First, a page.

Incorporating a Business
Incorporating a business involves an analysis of the purpose of incorporating and the advantages of creating this type of business entity. Matching the business entity type to the needs of the pending organization and its owners is crucial to avoid costly mistakes down the road.
Among the choices of business entities, Corporations offer some distinct advantages over other organizational forms such as sole proprietorships and partnerships. Unfortunately, not all businesses can function effectively within the main business types. The S Corporation is an example of a business entity that shares some of the advantages of the C Corporation and some of the flexibility of other business types. Read on to learn the difference between a C Corporation and an S Corporation.
C Corporations vs S Corporations
The C Corporation is so called because it is taxed under Chapter 1, Subchapter C of the Internal Revenue Code. Like S Corporations, C Corporations are considered to be “living" entities that may own property, enter into contracts, and are liable for damages caused to individuals, other business entities, and governments. In fact, the term “corporation" is derived from the Latin word “corpus" which literally means “body."
Both types of corporations enjoy separation of ownership and control which means the managers of these two types of organizations act as the agents of the stockholders, the real owners of the company. In addition, both types of corporations free the owners from liability. Liability lies entirely with the corporation itself, not owners of shares of stock.
To remain as either an S or C Corporation, the organization must have in place a process for electing a board of directors, hold annual meeting, and produce an annual report. Unlike sole proprietorships and some partnership, both S and C Corporations enjoy perpetual terms. This means that the corporation goes on “living" regardless of whether an owner sells his/her stock (ownership) in the company and whether or not any individual dies or quits. This is in direct contrast to a sole proprietorship in which the company ceases to exist at the time of death of the owner.
There are, of course, some distinct differences between S and C Corporations. One important difference has to do with how the organization and its owners are taxed. A C Corporation is taxed just like an individual; its income is taxable just as if it were a living entity. If a C Corporation pays dividends on its share of stock, the dividends are then taxed again as personal income of the shareholders.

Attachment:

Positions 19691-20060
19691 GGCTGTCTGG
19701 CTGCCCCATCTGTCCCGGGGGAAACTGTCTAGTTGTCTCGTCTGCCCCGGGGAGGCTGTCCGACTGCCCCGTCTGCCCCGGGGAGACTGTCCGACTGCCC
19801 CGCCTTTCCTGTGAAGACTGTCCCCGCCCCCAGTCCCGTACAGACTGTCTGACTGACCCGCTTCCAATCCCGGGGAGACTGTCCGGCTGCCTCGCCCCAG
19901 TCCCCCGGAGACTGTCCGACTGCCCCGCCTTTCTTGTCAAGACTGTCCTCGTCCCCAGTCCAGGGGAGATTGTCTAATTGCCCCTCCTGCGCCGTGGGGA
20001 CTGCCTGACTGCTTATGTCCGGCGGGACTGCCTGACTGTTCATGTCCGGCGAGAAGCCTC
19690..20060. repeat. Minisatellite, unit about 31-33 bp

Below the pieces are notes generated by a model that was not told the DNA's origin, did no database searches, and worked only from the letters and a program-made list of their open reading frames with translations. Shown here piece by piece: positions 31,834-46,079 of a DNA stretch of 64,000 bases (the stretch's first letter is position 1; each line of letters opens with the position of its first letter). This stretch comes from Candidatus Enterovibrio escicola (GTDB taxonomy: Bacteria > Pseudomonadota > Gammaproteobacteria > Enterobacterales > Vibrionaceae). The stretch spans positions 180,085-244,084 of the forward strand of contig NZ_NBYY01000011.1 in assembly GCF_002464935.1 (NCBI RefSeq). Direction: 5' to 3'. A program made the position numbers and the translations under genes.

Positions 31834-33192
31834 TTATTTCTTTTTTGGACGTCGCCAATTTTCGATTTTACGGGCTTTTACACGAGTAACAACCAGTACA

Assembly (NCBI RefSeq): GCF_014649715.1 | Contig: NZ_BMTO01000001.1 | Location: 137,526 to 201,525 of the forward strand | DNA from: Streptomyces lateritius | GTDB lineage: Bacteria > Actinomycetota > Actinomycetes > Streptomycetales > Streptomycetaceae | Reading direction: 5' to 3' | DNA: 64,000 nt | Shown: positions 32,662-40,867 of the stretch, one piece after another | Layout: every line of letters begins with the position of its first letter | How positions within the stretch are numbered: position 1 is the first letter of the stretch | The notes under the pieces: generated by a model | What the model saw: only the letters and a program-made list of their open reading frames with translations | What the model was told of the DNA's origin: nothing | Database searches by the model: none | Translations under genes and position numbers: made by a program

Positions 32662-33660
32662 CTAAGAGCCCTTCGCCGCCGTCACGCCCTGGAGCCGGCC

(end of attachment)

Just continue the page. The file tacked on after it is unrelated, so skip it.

Unlike the C Corporation, the S Corporation is not taxed at the entity level. Any income passed on to the shareholders is taxed only on the individual shareholders personal income tax filing. In this way, double taxation is avoided.
Transferring ownership of a C Corporation is as simple as selling shares of stock to someone else who wishes to invest in the corporations. Transfer of ownership of an S Corporation is similar except that there are restrictions on who may own shares of stock in the company. There are no such restrictions for C Corporations.
Both C and S Corporation can take on debt or sell stock to raise capital for operations. However, Corporations may not buy stock in an S Corporation. This restriction is in place partly so that a C Corporation may not masquerade as an S Corporation, enjoying all of its benefits but avoiding the taxation of the company at the corporate level.
The S Corporation is really a business entity that exists to allow business owners and entrepreneurs the opportunity to enjoy some of the benefits of a C Corporation without several disadvantages such as taxation at the entity level and double taxation. One major difference of the S Corporation is that liability resides at the corporate level and does not transfer to personal liability on the part of the S Corporation’s shareholders, the owners of the company. For more on S Corporation liability, read the second article in this series.
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